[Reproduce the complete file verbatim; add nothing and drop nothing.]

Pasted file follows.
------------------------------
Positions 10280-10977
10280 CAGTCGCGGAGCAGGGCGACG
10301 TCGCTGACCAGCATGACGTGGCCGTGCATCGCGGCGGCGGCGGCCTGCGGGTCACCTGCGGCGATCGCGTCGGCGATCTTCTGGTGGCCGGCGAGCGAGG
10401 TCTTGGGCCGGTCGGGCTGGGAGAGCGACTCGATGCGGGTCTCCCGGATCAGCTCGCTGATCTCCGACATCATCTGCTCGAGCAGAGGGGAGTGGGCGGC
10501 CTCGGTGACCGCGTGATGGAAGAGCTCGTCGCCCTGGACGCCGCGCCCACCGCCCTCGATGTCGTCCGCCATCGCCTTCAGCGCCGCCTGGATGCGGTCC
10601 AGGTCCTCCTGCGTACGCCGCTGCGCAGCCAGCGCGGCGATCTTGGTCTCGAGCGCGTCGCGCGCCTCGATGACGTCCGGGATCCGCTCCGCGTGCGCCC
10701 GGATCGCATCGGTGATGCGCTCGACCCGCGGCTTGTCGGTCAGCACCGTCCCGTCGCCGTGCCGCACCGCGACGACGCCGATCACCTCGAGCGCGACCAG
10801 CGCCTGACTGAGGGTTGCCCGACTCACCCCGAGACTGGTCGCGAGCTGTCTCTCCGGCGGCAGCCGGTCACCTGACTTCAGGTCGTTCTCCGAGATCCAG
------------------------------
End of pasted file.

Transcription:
Positions 10280-10977
10280 CAGTCGCGGAGCAGGGCGACG
10301 TCGCTGACCAGCATGACGTGGCCGTGCATCGCGGCGGCGGCGGCCTGCGGGTCACCTGCGGCGATCGCGTCGGCGATCTTCTGGTGGCCGGCGAGCGAGG
10401 TCTTGGGCCGGTCGGGCTGGGAGAGCGACTCGATGCGGGTCTCCCGGATCAGCTCGCTGATCTCCGACATCATCTGCTCGAGCAGAGGGGAGTGGGCGGC
10501 CTCGGTGACCGCGTGATGGAAGAGCTCGTCGCCCTGGACGCCGCGCCCACCGCCCTCGATGTCGTCCGCCATCGCCTTCAGCGCCGCCTGGATGCGGTCC
10601 AGGTCCTCCTGCGTACGCCGCTGCGCAGCCAGCGCGGCGATCTTGGTCTCGAGCGCGTCGCGCGCCTCGATGACGTCCGGGATCCGCTCCGCGTGCGCCC
10701 GGATCGCATCGGTGATGCGCTCGACCCGCGGCTTGTCGGTCAGCACCGTCCCGTCGCCGTGCCGCACCGCGACGACGCCGATCACCTCGAGCGCGACCAG
10801 CGCCTGACTGAGGGTTGCCCGACTCACCCCGAGACTGGTCGCGAGCTGTCTCTCCGGCGGCAGCCGGTCACCTGACTTCAGGTCGTTCTCCGAGATCCAG